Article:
Ask, Listen, and Share
Every worthwhile task or endeavor always seems at first insurmountable… That is my operating life’s principle, right along with “Nothing worthwhile comes easy”. I think starting out from this mindset emboldens me approach any challenge. I find myself better able to fully commit and apply myself to fruition. There is nothing more rewarding and exciting that the thrill of seeing the fruits of your labor. Absolutely priceless!
Change is a necessary part of life: births, deaths, fall, winter, rainy seasons alternating with harmattan winds…all around us “change” happens. I particularly do not care for winter, but over time I have learned to appreciate its subtle beauty. Picturesque white snow blanketing trees and shrubs that masks life hibernating underneath waiting for spring. Similarly, in every community there are people who do not care much for change and will strongly resist innovative ideas. The main challenge I often encounter in my line of work is typically due to internal beliefs and attitudes. Though change may be beneficial, it can be perceived as threatening a fundamental tradition. How do you convince an HIV positive mother that breastfeeding, something so natural, is not safe for her baby?
One of the reasons I joined public health is because education saves lives. In the scenario question above, educating a mother on baby formula use is another way she can demonstrate her love to her child. I believe that presenting truthful, meaningful, and relevant information can be a catalyst for overcoming any challenge. Words can and have spurred people to action.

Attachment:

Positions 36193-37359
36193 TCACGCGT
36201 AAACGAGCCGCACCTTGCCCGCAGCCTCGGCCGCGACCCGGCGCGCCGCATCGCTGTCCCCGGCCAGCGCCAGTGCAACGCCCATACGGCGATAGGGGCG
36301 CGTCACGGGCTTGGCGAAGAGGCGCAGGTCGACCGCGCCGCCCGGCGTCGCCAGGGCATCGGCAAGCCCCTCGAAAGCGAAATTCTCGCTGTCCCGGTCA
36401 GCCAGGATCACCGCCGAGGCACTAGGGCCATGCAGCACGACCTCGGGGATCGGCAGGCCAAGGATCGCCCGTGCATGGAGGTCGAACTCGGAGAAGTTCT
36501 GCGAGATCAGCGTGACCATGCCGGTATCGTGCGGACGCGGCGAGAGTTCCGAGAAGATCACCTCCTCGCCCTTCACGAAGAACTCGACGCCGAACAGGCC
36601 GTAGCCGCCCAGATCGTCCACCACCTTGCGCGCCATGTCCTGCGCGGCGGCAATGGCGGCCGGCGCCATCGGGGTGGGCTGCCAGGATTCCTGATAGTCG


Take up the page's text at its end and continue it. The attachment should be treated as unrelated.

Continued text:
I work with community organizations that seek to implement evidence-based HIV interventions. I really enjoy tailoring each intervention based on the organizations needs and being able to approach the task from a strength-based perspective. The concept of asking people, involving stakeholders, promoting collaborative work, and fostering communal ownership of projects, is crucial in bringing about change. I am applying this same principle on the Threads of Our Fabric .
As I work towards developing an acculturation program, I find myself continuously asking questions and listening. In the process, I am able to stimulate conversations on the psychological needs of immigrant women and girls. Data collection is being done via Survey Monkey, a free online questionnaire website that has enabled the survey go viral. The project has been featured on Facebook groups, online blogs and magazines (MIMI Magazine ), and even twitter. The more I learn about Pulse Wire’s many resources like the Resource Exchange and Action Alerts; I know that this space will be critical in providing me feedback on my project. I definitely feel empowered to continue with the project knowing that I have the most valuable resource – collective support. Thank you World Pulse team for this online community! I was profoundly touched by the warm welcome, really grateful for the instant connections, and very excited about my new friends!!